From anti-establishment to nationalist
More insights emerge from a quantitative analysis of the debates between 2015 and 2018, when UKIP won its first seat in the UK Parliament and debates on Brexit became center stage. In this four-year period, the UK left – i.e. the Labour Party and the Liberal Democrats – tried to rhetorically reappropriate the term by referring to it a negative way and accusing the right wing to exploiting the populist wave regarding such issues as crime and Brexit. Labour went so far as identifying populism with nationalism, opportunism and even racism. As a consequence, the Labour and Lib-Dem left no longer views populism as an ideology that opposes the people to the elite, but rather as a feature of UK and international right-wing nationalism and opportunism.
Quantitative models confirm that the farther left one moves along the political and ideological spectrum, the more MPs will tend to characterize populism negatively and rhetorically use it to attack their opponents. This is especially true if one focuses on the linkage between populism and nationalism.
Between ideology and strategy: accusers in the opposition, ambiguity among conservatives
Along with ideological factors, strategic incentives matter, too: MPs from the opposition tend to have a more negative view of populism as well as use rhetorical strategies to directly attack the government. These two trends increase as elections approach, since before an election politicians have a greater incentive to criticize their opponents on the grounds that they are populists.
Conservatives, on the other hand, are more ambiguous. Many Conservative MPs regularly characterize populism negatively. They do so while rhetorically attacking the Left, e.g. while claiming that being too soft on crime or immigration is a regrettably populist strategy. Since Boris Johnson became the leader of the Conservative Party, more and more Tories reinterpreted populism under a positive light, e.g. by showing that a populist attitude draws politics closer to the (alleged) needs of British citizens. Johnson’s leadership has marked a turning point in the debate on populism. His constant reference to issues such as immigration, ‘making Britain great again’, or Britain ‘having its cake and eating it too’ (in reference to European restrictions on free trade) has had important consequences. On the one hand, Johnson’s statements have led the Left to accusing the Conservatives of being populists. On the other, many Tories have followed their leader closely, embraced populism, and pragmatically presented it positively.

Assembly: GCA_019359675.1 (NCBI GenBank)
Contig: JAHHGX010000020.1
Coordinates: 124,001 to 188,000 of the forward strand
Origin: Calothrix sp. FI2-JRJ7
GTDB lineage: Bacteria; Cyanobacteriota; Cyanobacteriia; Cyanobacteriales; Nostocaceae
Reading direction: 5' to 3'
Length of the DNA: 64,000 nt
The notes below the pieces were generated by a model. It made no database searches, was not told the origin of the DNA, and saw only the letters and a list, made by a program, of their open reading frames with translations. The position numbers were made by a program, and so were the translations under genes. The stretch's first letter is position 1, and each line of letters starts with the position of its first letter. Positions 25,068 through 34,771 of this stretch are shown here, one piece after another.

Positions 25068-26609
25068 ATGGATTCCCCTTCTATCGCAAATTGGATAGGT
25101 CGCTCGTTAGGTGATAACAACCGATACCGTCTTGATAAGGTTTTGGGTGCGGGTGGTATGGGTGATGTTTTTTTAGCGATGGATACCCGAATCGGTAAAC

A test for concreteness
Investigating the rhetorical uses of populism in the UK Parliament is an unusual way of testing scholarly hypotheses on the nature of populism, which are usually very abstract. In everyday political debate, populism is a popular rhetorical device. It is used strategically to either criticize allegedly nationalist and opportunist policies or to advocate for the supposed people’s interest in the parliament. A concrete rhetorical analysis of parliamentary discourses on populism is an important test for recent theories on populism. Further studies conducted on other countries may confirm or disconfirm the correlation between populism and its rhetorical uses and characterizations as attested in the UK.